Know how to construct Major and minor pentascales and Major, natural minor, harmonic minor, and melodic minor scales.
Understand relative Major and minor keys.
Know how to play the primary and secondary triads in every key.
Be able to identify what key a piece is in based on the key signature and context.
Be able to play multi-octave scales with accurate fingering and musicality.
Remember, if you have a question you’d like to contribute to next week’s Monday Mailbag, leave it in the comments below or send me an e-mail sometime this week with Monday Mailbag in the subject line!
In the November/December 2012 issue of Clavier Companion, Susan Geffen wrote a very kind review of Music Matters Blog. Since the magazine recently launched a blog (if you haven’t already, you should definitely add it to your blog reading list!), they asked if I would contribute a guest post. As I pondered what to write, I was inspired to compile a list of blessings as an independent music teacher; thus was borne the post: Thirty Thanksgiving Blessings. I wish each of you a wonderful Thanksgiving, and hope that you will be blessed and encouraged by this post!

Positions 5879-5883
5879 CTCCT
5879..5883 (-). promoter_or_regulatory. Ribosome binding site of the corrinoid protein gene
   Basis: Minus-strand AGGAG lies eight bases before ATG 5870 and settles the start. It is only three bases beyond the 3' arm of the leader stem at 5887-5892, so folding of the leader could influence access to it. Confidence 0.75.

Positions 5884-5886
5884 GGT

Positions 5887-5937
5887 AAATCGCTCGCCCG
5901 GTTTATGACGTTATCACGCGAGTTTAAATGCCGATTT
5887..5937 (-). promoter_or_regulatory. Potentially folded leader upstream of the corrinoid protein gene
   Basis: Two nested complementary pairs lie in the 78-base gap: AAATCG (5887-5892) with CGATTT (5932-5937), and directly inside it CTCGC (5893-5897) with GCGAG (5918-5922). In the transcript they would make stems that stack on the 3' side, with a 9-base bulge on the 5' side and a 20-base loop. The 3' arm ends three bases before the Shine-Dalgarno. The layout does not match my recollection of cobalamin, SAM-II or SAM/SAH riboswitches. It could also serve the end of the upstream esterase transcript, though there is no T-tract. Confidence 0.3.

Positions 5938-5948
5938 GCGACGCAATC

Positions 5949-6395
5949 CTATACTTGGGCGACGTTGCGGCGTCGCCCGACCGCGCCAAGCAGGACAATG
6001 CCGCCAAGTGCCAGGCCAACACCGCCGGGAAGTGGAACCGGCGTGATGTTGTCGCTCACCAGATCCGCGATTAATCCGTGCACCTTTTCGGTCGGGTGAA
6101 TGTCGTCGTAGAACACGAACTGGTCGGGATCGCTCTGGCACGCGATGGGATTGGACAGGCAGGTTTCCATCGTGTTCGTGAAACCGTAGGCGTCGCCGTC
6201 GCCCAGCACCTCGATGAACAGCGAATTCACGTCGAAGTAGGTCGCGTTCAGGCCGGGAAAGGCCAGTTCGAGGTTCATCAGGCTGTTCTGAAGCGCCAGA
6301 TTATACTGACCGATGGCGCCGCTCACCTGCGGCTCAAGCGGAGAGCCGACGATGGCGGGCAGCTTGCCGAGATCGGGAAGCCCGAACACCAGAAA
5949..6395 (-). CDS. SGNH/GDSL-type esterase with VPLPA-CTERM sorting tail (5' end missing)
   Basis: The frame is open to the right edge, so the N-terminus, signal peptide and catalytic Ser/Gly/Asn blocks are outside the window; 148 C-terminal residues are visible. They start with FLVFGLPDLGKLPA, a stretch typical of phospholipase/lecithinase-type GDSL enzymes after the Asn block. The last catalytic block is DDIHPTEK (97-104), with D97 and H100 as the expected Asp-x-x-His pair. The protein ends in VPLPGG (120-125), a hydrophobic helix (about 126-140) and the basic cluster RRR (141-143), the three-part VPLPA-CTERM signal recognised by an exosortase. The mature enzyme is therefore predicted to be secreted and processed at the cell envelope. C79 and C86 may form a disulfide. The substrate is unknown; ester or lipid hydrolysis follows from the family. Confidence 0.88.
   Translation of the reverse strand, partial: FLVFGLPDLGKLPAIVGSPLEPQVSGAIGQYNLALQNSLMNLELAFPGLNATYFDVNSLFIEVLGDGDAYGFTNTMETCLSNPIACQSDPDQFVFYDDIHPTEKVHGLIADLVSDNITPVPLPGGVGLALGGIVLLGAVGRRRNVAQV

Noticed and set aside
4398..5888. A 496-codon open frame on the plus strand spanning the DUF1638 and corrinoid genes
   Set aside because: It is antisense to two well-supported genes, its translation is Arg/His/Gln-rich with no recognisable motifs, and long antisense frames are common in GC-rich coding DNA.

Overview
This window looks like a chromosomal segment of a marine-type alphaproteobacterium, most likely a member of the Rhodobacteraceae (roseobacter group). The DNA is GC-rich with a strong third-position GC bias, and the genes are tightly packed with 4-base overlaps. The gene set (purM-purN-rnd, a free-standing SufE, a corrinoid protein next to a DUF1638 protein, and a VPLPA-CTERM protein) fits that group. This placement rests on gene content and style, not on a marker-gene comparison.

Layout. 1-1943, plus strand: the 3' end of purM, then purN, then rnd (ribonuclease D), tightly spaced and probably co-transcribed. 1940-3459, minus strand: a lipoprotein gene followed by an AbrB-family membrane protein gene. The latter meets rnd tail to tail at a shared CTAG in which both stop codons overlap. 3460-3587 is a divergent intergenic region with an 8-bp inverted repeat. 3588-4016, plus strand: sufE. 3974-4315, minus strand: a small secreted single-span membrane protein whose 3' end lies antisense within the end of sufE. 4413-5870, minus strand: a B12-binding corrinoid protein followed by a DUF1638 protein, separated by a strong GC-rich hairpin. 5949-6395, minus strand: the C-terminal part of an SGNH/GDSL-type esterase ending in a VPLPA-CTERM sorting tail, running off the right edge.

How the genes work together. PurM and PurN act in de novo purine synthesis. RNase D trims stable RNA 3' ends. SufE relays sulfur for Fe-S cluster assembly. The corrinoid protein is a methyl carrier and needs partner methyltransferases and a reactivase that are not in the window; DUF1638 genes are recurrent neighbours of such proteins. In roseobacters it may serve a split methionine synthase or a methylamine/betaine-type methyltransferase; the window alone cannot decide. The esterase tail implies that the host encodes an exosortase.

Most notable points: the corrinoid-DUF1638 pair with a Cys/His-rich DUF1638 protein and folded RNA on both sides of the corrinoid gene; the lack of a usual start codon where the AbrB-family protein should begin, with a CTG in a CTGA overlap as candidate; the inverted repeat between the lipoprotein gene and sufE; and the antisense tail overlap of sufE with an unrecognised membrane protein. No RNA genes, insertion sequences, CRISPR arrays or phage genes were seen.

In the daily grind of teaching, planning recitals, selecting repertoire, dealing with communication, figuring out policies, and more, it’s helpful to take a step back and remember all the tremendous blessings we experience as independent music teachers. It didn’t take long to come up with a collection of thirty things I’m thankful I get to do as an independent music teacher. I hope you find renewed enthusiasm in your calling as a teacher as you read this list – and perhaps you will want to create your own, as well!